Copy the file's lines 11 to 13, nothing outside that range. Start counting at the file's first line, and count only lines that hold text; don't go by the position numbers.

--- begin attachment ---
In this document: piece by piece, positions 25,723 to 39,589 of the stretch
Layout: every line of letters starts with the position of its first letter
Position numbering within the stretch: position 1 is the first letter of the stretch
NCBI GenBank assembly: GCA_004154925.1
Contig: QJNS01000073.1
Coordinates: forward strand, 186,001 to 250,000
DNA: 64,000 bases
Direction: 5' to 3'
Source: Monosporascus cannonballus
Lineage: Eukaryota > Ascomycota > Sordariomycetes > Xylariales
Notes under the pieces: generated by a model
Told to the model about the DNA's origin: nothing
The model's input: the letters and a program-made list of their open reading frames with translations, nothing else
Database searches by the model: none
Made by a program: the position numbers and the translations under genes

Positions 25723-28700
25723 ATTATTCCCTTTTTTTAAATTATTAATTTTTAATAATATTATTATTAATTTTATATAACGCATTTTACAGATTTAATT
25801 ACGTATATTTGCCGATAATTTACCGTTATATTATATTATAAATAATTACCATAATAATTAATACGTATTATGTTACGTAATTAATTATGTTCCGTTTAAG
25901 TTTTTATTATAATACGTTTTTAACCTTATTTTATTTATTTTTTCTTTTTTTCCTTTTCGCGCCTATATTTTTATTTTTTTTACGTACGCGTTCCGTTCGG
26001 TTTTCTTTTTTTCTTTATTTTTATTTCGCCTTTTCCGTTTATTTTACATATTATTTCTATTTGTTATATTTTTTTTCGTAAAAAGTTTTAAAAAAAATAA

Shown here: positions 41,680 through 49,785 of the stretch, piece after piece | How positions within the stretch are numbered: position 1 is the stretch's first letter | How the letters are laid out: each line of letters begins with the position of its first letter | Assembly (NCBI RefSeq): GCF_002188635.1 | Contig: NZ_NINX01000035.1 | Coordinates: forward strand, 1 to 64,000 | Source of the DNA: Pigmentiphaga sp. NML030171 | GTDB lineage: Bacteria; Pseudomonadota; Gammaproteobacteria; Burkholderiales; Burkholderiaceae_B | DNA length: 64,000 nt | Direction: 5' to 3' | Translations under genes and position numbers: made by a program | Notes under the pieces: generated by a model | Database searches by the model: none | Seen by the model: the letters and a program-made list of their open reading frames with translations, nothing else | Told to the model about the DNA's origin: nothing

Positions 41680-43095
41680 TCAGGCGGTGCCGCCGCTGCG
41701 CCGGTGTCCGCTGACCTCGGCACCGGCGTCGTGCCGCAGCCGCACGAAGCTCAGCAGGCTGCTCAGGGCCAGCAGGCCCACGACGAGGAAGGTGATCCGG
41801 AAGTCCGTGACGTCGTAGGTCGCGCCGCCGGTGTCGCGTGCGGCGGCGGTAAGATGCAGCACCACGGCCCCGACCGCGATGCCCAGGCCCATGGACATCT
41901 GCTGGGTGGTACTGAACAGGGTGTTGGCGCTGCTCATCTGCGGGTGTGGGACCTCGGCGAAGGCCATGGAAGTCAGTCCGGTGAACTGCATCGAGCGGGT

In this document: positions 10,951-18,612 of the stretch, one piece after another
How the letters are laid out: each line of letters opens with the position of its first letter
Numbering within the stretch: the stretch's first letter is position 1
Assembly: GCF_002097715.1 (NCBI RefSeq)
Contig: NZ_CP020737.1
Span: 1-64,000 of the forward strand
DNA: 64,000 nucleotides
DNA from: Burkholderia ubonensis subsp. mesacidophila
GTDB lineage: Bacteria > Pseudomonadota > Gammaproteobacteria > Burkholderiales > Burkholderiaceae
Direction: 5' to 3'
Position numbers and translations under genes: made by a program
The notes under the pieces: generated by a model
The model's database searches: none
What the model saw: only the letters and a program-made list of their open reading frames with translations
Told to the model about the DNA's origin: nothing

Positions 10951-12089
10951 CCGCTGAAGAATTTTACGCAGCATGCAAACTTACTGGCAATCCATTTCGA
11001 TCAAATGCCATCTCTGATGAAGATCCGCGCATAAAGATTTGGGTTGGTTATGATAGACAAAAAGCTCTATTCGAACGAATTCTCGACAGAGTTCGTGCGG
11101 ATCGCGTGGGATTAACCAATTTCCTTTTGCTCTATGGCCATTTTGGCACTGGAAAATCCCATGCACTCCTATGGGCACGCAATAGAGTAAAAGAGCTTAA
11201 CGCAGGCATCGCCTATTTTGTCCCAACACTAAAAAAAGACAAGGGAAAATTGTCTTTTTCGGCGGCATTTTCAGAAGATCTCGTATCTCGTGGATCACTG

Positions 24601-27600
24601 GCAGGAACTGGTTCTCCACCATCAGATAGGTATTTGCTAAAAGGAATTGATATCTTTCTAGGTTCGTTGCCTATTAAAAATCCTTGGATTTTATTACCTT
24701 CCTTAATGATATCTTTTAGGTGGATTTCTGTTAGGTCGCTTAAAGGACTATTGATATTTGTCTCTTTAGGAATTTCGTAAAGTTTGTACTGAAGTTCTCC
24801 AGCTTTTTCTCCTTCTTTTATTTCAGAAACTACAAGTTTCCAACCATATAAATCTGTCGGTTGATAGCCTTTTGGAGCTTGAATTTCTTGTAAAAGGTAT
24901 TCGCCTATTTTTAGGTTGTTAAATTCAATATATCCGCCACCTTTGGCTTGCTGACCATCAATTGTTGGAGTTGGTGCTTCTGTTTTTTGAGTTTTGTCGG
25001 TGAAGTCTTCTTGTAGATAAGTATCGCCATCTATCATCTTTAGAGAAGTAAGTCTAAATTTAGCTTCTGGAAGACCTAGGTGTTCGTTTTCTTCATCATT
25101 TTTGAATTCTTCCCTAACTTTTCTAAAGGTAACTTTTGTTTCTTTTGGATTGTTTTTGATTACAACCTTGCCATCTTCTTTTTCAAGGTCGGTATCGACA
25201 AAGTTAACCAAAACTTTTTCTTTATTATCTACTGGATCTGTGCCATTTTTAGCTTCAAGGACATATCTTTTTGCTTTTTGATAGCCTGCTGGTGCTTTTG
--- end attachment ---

Notes under the pieces: generated by a model
Told to the model about the DNA's origin: nothing
The model's input: the letters and a program-made list of their open reading frames with translations, nothing else